Dr Pedro Walpole, Coordinator, Ecology, Global Ignatian Advocacy Network, and Director of Research, Institute of Environmental Science for Social Change, Philippines, shared that farmers are ‘Professionals’, and they are born environmentalists. They know the land and how to work on it, but greed and power have taken them out of the economy and made them dependent. Dr Walpole maintained that traders who own the harvest even before it is done are the new landlords. The corporate agriculture is extractive with no contribution to ecological services. The land, in the present society, has lost its value and so has the community. Community life has become fragmented today, even in rural areas. Urbanisation may have many opportunities, but it has also many hidden vulnerabilities.

Dr Walpole shared that 85 per cent of the wetlands in the world are lost. They were so rich in bio-diversity, nutrients and in absorption of flood water and they are gone now. While 60 per cent of the population of other vertebrates has been zapped, 50 per cent of the coral reefs are gone. He said “we have lost a lot more other parts of our ecosystem. The social and economic foundations of our society are clearly at risk. We have had nearly one social and economic crash, but it is uncertain whether we will be able to get out of the next one, because we have too many risks.” The traditional farms have grown more than 30 vegetables. In cities we don’t eat according to the seasons, but according to our needs.Dr Walpole called upon the need to act at the local and community levels to bring forward the rich value of the land and society by being sensitive to care for biodiversity.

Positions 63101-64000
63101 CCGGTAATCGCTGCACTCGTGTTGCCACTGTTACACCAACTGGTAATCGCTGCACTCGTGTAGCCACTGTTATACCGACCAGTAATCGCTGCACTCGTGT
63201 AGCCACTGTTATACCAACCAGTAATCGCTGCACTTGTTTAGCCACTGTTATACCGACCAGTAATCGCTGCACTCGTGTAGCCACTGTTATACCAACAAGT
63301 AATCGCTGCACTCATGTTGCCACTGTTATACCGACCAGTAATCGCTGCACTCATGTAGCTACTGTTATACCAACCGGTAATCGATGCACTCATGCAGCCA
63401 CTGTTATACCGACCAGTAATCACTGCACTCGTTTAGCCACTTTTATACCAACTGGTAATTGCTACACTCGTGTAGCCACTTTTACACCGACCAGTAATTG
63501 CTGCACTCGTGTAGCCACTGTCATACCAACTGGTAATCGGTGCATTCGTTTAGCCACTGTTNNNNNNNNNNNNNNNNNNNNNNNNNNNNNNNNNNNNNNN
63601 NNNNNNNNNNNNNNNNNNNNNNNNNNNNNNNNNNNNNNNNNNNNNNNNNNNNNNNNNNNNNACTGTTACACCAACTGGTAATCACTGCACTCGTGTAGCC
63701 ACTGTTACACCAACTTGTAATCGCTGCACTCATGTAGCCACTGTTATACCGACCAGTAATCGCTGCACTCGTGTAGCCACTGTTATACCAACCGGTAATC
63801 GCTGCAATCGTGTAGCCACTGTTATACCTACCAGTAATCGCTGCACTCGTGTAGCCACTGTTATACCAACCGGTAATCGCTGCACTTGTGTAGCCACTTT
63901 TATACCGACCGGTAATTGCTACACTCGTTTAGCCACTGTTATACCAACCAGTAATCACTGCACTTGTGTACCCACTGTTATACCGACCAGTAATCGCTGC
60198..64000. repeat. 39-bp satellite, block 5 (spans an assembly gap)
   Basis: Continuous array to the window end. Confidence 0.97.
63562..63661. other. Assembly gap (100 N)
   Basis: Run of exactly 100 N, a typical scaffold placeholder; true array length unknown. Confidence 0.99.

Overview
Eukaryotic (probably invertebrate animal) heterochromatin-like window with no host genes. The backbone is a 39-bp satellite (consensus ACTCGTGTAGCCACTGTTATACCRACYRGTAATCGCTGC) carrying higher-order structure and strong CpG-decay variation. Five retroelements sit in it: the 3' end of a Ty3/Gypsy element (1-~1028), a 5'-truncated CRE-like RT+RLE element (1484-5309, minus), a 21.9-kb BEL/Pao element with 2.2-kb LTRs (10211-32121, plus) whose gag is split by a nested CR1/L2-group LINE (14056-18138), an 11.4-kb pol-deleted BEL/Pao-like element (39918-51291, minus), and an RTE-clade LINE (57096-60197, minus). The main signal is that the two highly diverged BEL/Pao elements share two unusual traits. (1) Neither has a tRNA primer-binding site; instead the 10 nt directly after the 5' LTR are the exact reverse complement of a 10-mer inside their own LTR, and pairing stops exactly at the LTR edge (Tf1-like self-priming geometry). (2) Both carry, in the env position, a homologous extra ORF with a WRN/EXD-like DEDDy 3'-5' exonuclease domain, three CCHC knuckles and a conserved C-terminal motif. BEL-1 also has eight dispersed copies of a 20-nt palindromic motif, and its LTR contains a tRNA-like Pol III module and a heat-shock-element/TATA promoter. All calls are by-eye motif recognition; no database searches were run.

While moderating the discussion, Dr Lancelot D’ Cruz, Principal, St. Xaviers’ College, Ahmedabad, said today we pose on the question that Pope Francis raised – What type of world do we dream for our children? How would be the water, air, trees, plants and forests for your future generations? Dr D’ Cruzstated “If we have a dream of what type of world we plan to leave for our children and grandchildren. The time has come to use more creative planned alternatives.”

Dr George Pattery, Provincial and President, Jesuit Conference of South Asia (JCSA). emphasised that the Gandhian philosophy of imaginative thinking and the Ignatian principle of ‘loving the Earth’ as the need of the hour to live anew. It is assumed that our universe is 13.8 billion years old and the existence of earth is just 4.6 billion years.

Study on human DNA has revealed humans are present for last 150,000 to 250,000 years, implying that the Earth has sustained more of its time without us and we have been evolving with the Earth.

He said “Evolutionary theory tells us that we all are interconnected with the entire universe. There is inter-relatedness in our DNA”.


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Dr. Pattery proposed that South Asia being one geographical unit has deep cultural heritages, and we should work towards functioning with great collaboration. With the help of technology, we have the capacity to produce enough food for everyone and reach out to the needy, yet, more die of hunger than corona. South Asia has a deeper cultural connect and we can function with collaboration. Eco-Culture + SAARC. Technology enables to produce food and distribute. What we are lacking is eco-sensitivity. Being a large united family, can’t we do this? How can we make this issue as a vital issue of our day?

As some of the key takeaways from the discussions, experts in the panel have proposed a few actions points considering the challenges we are facing today. They included the call to grow garden everywhere, be it even a small balcony. There is so much land., let’s turn them into gardens and call them gardens of hope. This will enable the children and youth in schools and colleges to learn how to take care of our home. It was also suggested to build a 10-year window; in this period, we can turn the direction. Either we destroy our common home and put an end to our 250,000 years of evolution and extinct our humanity or we can change our way to the indigenous learning.